(biscuit, biscuit) They happen several times (biscuit)
in any 24 hours period (biscuit) and could last from just a few minutes,
to several hours. (hedgehog, biscuit) They can happen anywhere
(biscuit, biscuit) regardless of where I am,
or what I’m doing. (biscuit) Whether I’m at work, on a bus
(biscuit, haa) or fast asleep. I’ve had fits in front of sunsets
and in the pouring rain. (biscuit) To.. (biscuit) To… (biscuit) To explain what happens during
these episodes (biscuit) I often use the analogy
of a fruit machine. (biscuit) A number of different things
(biscuit) can happen but the mix of what turns up in each fit
is completely random. (biscuit) The key elements (biscuit)
are loss of speech, (biscuit) fast, frequent movement of my arms,
legs and stomach, (biscuit, biscuit) Dystonic tics that make (biscuit) that make my muscles go tense (biscuit) and my body lock up, (biscuit)
a deeply unpleasant choking tic (biscuit) and a very painful gaping of my jaw. (cat sex pajamas,
hello, biscuit, biscuit) (Laughs)
(hello, hedgehog, biscuit, biscuit) I’m imagining you all in bikinis.
(hedgehog) (Laughter) (biscuit)
Not really. (hedgehog, biscuit) My support workers record
(biscuit) information about each fit. (biscuit, hedgehog)
Where it hap… (biscuit) The start and end time,
(biscuit, biscuit) the severity, where it happened
and what elements were present. (biscuit) I gave a year’s worth
of this data (biscuit) to doctor (biscuit) Thomas (biscuit)
Doctor Thomas Mitchell and Professor Joseph Hyde. (biscuit) Tom’s a music technologist and lecturer
(biscuit) at UWE (biscuit, hey, biscuit, biscuit)
and Joe’s (Batman’s cousin) (biscuit) and (biscuit, biscuit,
biscuit) and (biscuit) and Joe’s a composer
(biscuit) and (biscuit) and professor of creative music technology
at Bath Spa University. They have turned this data (biscuit)
into a sound piece (biscuit) by attributing sonic characteristics
to the information generated by my (biscuit)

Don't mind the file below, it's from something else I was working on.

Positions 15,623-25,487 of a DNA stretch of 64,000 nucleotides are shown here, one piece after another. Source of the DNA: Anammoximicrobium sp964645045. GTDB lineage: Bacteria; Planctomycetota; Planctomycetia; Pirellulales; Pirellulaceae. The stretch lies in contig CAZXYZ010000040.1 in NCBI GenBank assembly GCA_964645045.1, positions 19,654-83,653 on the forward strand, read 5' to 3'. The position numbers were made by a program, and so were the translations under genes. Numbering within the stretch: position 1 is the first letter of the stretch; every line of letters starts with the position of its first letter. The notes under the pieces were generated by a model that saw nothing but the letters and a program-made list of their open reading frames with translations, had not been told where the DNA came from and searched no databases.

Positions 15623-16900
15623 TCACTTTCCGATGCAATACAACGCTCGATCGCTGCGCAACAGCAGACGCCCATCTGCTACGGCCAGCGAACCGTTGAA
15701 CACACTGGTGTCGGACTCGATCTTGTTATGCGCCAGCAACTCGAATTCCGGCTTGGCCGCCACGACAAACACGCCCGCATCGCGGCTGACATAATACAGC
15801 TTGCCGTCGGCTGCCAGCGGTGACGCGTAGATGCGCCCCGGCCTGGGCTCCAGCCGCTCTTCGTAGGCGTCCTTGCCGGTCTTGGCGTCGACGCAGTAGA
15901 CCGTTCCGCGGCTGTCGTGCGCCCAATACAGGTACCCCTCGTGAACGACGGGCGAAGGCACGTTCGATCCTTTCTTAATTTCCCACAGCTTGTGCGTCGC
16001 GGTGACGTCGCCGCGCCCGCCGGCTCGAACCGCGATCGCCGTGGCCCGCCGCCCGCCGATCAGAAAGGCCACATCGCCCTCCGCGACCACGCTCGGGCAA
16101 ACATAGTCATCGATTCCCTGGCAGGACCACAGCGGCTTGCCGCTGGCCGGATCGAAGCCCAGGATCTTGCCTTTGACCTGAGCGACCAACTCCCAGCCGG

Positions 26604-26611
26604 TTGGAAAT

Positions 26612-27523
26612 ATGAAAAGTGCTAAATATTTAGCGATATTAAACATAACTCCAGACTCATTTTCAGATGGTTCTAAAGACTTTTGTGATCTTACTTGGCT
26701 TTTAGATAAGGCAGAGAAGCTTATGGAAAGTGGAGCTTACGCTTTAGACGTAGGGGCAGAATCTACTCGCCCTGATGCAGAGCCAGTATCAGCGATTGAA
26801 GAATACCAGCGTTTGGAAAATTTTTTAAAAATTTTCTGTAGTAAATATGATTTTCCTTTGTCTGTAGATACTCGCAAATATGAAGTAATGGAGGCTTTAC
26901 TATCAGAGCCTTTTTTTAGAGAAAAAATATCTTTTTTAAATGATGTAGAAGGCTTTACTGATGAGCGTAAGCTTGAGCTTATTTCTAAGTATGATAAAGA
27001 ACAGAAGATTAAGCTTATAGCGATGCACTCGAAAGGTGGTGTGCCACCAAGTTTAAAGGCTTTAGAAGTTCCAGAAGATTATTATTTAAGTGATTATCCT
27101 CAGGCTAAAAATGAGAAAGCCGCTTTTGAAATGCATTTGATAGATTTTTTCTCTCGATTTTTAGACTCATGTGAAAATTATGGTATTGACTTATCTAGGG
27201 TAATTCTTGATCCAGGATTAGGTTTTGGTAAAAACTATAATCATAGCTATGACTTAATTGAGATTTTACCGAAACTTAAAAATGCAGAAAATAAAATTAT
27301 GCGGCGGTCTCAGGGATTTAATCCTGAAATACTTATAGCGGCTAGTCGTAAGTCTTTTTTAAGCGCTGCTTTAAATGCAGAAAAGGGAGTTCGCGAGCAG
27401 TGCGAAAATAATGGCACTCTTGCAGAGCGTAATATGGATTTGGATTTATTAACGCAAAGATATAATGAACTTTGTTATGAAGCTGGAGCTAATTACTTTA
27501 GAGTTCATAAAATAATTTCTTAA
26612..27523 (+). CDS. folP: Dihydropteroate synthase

by my fits. (biscuit, hedgehog) Here is an extract from this
(biscuit) from this piece that represents two months
(hedgehog, Aladdin) (Various sounds) (Various sounds)
(bop, bop, bop, clink) (Various sounds)
(biscuit) (Various sounds)
(tada!) (Various sounds)
(biscuit) (Various sounds)
(biscuit, brup brup) (Various sounds)
(ting!, hedgehog, biscuit, biscuit) (Various sounds)
(hedgehog, biscuit, yay) (Various sounds)
(hedgehog, Aladdin) (Various sounds)
(biscuit, biscuit) (Various sounds)
(biscuit, biscuit, cats) (Various sounds)
(bop bop, sexy cat, biscuit) (Various sounds)
(hedgehog) (Various sounds)
(biscuit, hedgehog, dada!) (Various sounds)
(biscuit) (Sounds end) (biscuit, biscuit) this (biscuit)
this collaboration (biscuit, biscuit) is an expression of an idea (biscuit) at the heart of Tourette’s syndrome.
(biscuit, biscuit) But even the most challenging
aspects of the condition (biscuit) have created potential. Utilizing this can help unlock
new ways (biscuit) of seeing and understanding
(biscuit) complex experiences. But most importantly,
it can help open minds. (biscuit) My challenge to you (biscuit)
is to make good use of your own powers. My invitation is to enjoy
and share in mine. (biscuit) Together (biscuit)
we can change attitudes (biscuit) and replace misconceptions (biscuit) with understanding. (biscuit, hedgehog,
biscuit, Aladdin, biscuit) We can encourage more people,